The foveola is located within a region called the macula, a yellowish, cone photoreceptor filled portion of the human retina. The foveola is approximately 0.35 mm in diameter and lies in the center of the fovea and contains only cone cells, and a cone-shaped zone of Müller cells.[1] In this region the cone receptors are found to be longer, slimmer, and more densely packed than anywhere else in the retina, thus allowing that region to have the potential to have the highest visual acuity in the eye.

The center of the foveola is sometimes referred to as the umbo, a small (150-200µm) center of the floor of the foveola; features elongated cones. The umbo is the observed point corresponding to the normal light reflex but not solely responsible for this light reflex.

The anatomy of the foveola was recently reinvestigated.[2]

Serial semithin and ultrathin sections, and focused ion beam (FIB) tomography were prepared from 32 foveolae from monkeys (Macaca fascicularis) and humans. Serial sections and FIB analysis were then used to construct 3D models of central Müller and photoreceptor cells.[2]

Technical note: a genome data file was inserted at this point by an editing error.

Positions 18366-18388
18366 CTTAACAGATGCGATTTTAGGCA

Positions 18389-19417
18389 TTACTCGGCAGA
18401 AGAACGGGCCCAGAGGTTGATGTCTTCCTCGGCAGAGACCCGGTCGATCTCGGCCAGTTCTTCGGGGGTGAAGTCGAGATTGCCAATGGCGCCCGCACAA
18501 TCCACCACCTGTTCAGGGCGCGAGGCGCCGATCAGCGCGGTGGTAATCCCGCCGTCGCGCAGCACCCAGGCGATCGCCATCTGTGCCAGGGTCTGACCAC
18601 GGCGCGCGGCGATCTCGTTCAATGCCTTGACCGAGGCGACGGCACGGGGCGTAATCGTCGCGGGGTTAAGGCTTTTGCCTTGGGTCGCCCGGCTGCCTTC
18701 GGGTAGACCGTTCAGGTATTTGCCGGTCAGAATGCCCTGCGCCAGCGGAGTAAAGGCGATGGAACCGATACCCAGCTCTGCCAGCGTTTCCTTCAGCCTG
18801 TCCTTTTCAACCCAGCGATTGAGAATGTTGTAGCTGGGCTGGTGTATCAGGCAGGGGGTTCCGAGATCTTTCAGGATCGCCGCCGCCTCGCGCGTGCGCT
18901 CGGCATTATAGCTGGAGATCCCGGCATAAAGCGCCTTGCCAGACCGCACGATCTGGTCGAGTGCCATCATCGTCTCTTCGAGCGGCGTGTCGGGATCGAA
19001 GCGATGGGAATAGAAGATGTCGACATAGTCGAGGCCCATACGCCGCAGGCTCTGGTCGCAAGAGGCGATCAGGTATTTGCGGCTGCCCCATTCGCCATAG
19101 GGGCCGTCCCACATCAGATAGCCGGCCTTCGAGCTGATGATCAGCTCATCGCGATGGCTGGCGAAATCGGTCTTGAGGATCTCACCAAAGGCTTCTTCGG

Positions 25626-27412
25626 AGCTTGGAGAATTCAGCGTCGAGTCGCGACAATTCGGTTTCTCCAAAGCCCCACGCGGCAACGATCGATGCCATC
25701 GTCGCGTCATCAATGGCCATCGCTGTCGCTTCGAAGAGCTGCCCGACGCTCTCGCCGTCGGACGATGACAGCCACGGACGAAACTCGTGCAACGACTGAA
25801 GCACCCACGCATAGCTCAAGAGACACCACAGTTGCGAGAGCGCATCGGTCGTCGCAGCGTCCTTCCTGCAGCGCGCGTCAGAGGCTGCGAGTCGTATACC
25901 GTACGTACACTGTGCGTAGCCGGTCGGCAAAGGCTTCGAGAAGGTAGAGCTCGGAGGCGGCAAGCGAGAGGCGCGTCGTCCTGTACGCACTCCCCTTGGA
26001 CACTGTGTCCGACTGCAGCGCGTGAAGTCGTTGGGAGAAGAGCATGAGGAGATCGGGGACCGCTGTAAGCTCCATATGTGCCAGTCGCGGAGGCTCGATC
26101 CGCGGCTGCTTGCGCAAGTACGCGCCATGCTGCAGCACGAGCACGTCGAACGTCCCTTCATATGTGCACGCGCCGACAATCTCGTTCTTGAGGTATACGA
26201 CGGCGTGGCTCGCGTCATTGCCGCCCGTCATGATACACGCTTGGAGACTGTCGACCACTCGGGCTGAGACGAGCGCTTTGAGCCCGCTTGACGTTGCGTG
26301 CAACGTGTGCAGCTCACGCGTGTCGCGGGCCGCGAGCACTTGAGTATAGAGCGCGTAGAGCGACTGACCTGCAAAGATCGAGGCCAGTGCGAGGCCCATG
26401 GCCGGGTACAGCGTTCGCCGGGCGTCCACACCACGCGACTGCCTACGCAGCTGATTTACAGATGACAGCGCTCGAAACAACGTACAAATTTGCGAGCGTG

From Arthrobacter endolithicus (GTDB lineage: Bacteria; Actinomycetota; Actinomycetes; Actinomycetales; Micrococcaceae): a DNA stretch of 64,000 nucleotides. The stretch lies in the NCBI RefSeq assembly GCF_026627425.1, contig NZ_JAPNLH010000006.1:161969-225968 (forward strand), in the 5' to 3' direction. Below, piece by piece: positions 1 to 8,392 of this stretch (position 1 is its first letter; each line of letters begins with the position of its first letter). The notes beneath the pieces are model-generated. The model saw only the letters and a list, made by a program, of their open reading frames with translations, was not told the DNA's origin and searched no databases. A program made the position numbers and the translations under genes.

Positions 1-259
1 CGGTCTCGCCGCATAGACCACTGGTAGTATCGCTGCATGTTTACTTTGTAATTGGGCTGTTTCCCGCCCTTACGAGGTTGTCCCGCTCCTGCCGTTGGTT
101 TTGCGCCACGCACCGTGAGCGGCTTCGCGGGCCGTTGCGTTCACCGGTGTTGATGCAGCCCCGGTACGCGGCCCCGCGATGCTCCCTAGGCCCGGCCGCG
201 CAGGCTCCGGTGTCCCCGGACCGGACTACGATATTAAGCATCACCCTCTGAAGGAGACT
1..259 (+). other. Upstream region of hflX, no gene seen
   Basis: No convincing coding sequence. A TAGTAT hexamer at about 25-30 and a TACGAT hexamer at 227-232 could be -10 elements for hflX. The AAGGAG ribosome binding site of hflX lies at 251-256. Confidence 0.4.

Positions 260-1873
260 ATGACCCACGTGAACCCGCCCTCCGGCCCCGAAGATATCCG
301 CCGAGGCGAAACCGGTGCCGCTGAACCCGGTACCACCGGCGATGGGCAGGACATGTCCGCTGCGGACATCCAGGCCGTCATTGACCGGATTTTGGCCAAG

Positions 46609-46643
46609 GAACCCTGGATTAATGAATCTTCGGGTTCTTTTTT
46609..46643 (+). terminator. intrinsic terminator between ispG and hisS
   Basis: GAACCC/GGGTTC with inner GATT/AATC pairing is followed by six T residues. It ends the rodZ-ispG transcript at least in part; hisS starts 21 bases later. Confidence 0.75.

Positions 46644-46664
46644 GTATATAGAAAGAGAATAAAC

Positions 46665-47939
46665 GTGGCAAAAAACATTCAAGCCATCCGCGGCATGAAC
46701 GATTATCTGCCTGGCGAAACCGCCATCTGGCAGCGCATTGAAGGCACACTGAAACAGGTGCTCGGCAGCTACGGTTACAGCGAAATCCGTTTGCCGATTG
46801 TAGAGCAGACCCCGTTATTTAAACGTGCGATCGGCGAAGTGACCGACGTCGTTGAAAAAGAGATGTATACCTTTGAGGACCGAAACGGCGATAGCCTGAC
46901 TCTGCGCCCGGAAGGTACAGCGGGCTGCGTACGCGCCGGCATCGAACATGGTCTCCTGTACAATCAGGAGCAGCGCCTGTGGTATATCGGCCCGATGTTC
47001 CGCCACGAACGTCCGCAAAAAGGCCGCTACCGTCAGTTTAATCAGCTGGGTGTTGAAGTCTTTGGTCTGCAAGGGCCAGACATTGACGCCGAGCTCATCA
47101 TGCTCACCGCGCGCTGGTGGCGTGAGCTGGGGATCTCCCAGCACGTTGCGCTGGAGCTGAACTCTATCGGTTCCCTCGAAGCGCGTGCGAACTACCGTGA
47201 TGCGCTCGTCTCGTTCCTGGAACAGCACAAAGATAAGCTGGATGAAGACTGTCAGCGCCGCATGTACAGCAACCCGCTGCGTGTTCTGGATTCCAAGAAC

It was discovered that in monkeys, outer segments of central foveolar cones are twice as long as those from parafoveal cones and do not run completely parallel to the incident light. Unique Müller cells are present in the central foveolae (area of 200 μm in diameter) of humans and monkeys.[2]

Photograph of the retina of the human eye, with overlay diagrams showing the positions and sizes of the macula, fovea, and optic disc

Additional images